Miami's diverse culture means diversity in food. A variety of restaurants and cooking styles draw famous chefs from around the world to this exciting area -- from Little Havana to Little Haiti and everywhere in between. The city's tourism industry is one of the foremost in the United States, making Miami an ideal city for students studying the culinary arts.
The job of chefs is the same in nearly every restaurant, regardless of location. Chefs and cooks prepare, cook, season, and arrange a variety of foods served in restaurants, hotels, grocery stores, and other food-serving establishments.
Chefs are responsible for creating recipes and ensuring appealing presentation, while other cooks and food preparation workers prepare individual foods for meals, with duties such as peeling vegetables and monitoring temperatures.
Most top chefs pursue formal training through culinary institutions or vocational programs in the culinary arts, culinary management, or pasty arts. Many programs include an externship or apprenticeship opportunity. Though many cooks and food preparation workers leave the industry, some may go on to cooking school to have more formal training and increased responsibility.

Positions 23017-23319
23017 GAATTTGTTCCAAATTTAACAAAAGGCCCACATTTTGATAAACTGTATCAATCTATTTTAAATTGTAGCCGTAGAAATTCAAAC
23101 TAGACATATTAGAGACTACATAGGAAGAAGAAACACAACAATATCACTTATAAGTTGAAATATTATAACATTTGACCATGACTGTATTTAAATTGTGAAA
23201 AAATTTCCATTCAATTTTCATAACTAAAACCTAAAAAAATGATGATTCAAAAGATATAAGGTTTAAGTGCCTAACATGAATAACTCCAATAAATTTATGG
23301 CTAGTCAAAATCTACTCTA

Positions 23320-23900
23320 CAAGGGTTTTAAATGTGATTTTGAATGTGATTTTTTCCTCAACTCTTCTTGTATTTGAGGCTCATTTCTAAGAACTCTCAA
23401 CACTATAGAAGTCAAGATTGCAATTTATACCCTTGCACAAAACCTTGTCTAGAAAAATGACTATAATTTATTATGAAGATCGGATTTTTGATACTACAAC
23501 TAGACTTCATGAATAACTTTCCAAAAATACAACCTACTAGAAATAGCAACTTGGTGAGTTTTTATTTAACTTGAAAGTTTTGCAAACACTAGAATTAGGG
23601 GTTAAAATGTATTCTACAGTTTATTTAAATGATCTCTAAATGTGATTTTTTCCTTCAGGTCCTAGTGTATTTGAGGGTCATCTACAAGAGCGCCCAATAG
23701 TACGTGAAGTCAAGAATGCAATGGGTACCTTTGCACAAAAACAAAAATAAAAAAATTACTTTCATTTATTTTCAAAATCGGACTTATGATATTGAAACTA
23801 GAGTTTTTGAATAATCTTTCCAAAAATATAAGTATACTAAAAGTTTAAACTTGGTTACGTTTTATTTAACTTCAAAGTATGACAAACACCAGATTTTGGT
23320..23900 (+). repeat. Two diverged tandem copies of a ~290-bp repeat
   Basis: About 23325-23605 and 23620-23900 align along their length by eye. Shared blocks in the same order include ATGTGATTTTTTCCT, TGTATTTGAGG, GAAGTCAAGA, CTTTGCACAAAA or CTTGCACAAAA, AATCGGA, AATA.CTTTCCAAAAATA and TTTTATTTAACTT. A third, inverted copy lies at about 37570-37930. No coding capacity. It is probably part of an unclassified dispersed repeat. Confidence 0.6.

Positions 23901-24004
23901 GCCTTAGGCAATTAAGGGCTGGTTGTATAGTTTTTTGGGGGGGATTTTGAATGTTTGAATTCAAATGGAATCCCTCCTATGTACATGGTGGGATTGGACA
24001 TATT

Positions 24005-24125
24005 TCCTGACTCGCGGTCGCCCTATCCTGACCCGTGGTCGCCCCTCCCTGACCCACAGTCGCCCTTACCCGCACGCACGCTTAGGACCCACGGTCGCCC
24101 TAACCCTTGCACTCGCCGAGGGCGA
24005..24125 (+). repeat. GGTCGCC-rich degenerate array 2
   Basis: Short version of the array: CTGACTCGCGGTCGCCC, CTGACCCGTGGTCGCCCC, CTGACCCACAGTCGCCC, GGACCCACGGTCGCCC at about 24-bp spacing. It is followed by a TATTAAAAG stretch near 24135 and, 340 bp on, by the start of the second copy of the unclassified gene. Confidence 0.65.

According to the latest numbers, chefs, cooks, and other food prepartion workers were employed in nearly 3.1 million positions in restaurants, fast food establishments, cafeterias, and in private households. About two-thirds of all chefs work for restaurants, 15% are employed in schools, universities, hospitals, and other institutional facilities, and the remainder work in grocery stores, hotels, or other venues.
Chefs and supervisors work full-time for restaurants. Nearly a third of cooks, and half of food preparation workers work part-time.
To explore cooking schools across the U.S., visit CookingSchools.com.